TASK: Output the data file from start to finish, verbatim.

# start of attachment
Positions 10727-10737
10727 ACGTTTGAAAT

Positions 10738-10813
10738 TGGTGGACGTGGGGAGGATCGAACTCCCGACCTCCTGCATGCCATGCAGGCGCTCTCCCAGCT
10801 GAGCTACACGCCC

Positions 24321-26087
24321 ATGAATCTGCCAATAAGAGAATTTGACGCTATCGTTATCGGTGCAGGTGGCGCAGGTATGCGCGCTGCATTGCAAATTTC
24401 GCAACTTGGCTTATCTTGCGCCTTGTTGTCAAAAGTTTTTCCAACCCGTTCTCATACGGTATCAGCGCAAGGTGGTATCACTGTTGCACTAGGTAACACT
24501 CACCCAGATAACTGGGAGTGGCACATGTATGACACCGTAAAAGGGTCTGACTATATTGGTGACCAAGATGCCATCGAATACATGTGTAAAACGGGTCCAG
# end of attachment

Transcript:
Positions 10727-10737
10727 ACGTTTGAAAT

Positions 10738-10813
10738 TGGTGGACGTGGGGAGGATCGAACTCCCGACCTCCTGCATGCCATGCAGGCGCTCTCCCAGCT
10801 GAGCTACACGCCC

Positions 24321-26087
24321 ATGAATCTGCCAATAAGAGAATTTGACGCTATCGTTATCGGTGCAGGTGGCGCAGGTATGCGCGCTGCATTGCAAATTTC
24401 GCAACTTGGCTTATCTTGCGCCTTGTTGTCAAAAGTTTTTCCAACCCGTTCTCATACGGTATCAGCGCAAGGTGGTATCACTGTTGCACTAGGTAACACT
24501 CACCCAGATAACTGGGAGTGGCACATGTATGACACCGTAAAAGGGTCTGACTATATTGGTGACCAAGATGCCATCGAATACATGTGTAAAACGGGTCCAG